Earthquake in Britain as Country Leaves EU

british flagHistory was made in the United Kingdom yesterday as citizens voted to leave the European Union, proving that the United States is not the only country experiencing a popular rebellion against the status quo, particularly when it comes to immigration.

The Associated Press is reporting on the results of the historic referendum which found 52 percent of voters opting to leave the European Union. Turnout was particularly high with an estimated 72 percent of more than 46 million registered voters going to the polls.

Nigel Farage, president of the United Kingdom Independence Party (UKIP) called the vote “a victory for ordinary people, against the big banks, big business and big politics.”

Of particular concern to citizens as they went to vote yesterday was the inability of EU bureaucrats to do anything to stem the tide of immigrants that has seen more than one million people from the Middle East and Africa flood into Europe in the past year. Proponents of the “leave” campaign have accused this excessive immigration of taxing Britain’s housing market, public services and employment rolls. Although leaders promised more than a year ago to come up with reforms, critics say they were “hollow” and left England at the mercy of EU bureaucrats.

Political fallout is already happening with Prime Minister David Cameron announcing his resignation this morning, saying that he will stay on for three months to calm the markets. He will almost certainly be replaced by the popular Boris Johnson, also a member of the Conservative Party and a staunch supporter of the move to leave the EU.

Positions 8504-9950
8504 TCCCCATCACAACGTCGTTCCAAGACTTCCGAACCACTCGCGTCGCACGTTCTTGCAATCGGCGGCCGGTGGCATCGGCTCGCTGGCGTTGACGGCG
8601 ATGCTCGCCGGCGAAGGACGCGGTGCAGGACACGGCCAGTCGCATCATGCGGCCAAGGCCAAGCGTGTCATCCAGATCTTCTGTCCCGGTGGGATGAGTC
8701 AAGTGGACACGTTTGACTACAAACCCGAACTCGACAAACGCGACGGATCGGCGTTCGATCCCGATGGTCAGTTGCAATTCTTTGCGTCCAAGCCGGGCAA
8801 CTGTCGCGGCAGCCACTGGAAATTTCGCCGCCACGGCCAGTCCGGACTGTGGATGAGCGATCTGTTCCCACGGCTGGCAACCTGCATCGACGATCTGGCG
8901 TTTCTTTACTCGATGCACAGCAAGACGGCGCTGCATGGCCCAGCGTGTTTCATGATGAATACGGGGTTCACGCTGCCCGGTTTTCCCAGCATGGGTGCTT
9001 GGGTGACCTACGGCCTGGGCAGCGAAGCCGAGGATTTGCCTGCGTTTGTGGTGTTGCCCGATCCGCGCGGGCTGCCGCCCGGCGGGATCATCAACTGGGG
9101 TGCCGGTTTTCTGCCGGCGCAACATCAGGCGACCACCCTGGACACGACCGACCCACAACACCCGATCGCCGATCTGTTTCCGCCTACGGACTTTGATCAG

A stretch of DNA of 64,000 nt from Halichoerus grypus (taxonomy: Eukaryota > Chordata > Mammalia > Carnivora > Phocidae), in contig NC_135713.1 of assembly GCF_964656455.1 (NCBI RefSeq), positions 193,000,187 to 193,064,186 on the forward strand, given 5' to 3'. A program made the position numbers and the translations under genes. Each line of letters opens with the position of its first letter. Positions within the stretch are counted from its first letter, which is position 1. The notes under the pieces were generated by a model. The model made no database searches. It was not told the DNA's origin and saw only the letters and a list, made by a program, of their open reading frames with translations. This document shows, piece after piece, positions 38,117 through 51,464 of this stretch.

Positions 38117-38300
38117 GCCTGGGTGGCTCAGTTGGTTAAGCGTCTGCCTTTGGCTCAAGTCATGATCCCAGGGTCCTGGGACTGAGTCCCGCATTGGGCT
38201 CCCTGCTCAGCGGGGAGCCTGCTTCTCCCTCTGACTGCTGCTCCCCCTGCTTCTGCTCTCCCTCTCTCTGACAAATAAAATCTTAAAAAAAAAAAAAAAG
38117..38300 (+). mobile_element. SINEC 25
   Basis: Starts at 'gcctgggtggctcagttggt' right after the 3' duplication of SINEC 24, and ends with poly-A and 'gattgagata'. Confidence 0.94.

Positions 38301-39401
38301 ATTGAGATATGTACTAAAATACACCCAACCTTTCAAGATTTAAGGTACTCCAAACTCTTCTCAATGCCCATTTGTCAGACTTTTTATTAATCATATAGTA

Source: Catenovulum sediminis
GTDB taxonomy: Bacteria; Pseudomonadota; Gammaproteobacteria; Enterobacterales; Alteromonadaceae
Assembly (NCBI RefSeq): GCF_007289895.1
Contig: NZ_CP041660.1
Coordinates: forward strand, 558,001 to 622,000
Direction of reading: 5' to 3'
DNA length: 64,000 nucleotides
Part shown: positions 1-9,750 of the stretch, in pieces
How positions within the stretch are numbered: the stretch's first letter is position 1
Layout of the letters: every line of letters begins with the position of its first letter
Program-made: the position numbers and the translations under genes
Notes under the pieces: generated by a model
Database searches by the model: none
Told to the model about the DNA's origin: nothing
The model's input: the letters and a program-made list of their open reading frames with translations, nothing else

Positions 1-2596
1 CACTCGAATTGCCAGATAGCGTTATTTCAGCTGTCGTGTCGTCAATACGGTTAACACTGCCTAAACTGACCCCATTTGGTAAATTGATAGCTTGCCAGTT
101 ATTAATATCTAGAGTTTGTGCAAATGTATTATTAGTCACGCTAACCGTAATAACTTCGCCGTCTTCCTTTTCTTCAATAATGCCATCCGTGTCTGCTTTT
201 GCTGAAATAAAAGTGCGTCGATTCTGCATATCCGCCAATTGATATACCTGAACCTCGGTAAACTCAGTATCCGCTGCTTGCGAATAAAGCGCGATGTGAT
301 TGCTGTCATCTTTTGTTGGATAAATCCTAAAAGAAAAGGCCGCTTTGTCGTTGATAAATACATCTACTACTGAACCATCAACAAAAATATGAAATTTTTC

The decision launches a years-long process to renegotiate trade, business and political links between the UK and the 27 members who remain in the EU. Responding to the prospect of a bumpy road ahead, stock markets plummeted around the world. The pound fell to its lowest level since 1985 due to fears that the move will hurt the UK economy and undermine London’s position as a global financial center.

“The U.K. would be the first major country to leave the EU, which was born from the ashes of World War II as European leaders sought to build links and avert future hostility. With no precedent, the impact on the single market of 500 million people — the world’s largest economy — is unclear,” the AP reports.

Donald Tusk, president of the European Council, says the bloc will meet next week to assess its future. He will also have to deal with rumblings of discontent in other countries where political leaders are already calling for a similar referendum.

Frustration with tone-deaf political elites isn’t a plague known only to Europe as Americans also struggle with the same sentiment. And much like their European counterparts, they too are experiencing the same conflict between wanting to “welcome the stranger” and leaving the door open to potential terrorists.

In the meantime, our British neighbors will endure many years of hard work before establishing themselves as an independent nation for the first time in decades.

But for many, it will be a loving labor.

“The dawn is breaking on an independent United Kingdom,” Farage said when the results were announced. “Let June 23 go down in our history as our independence day!”

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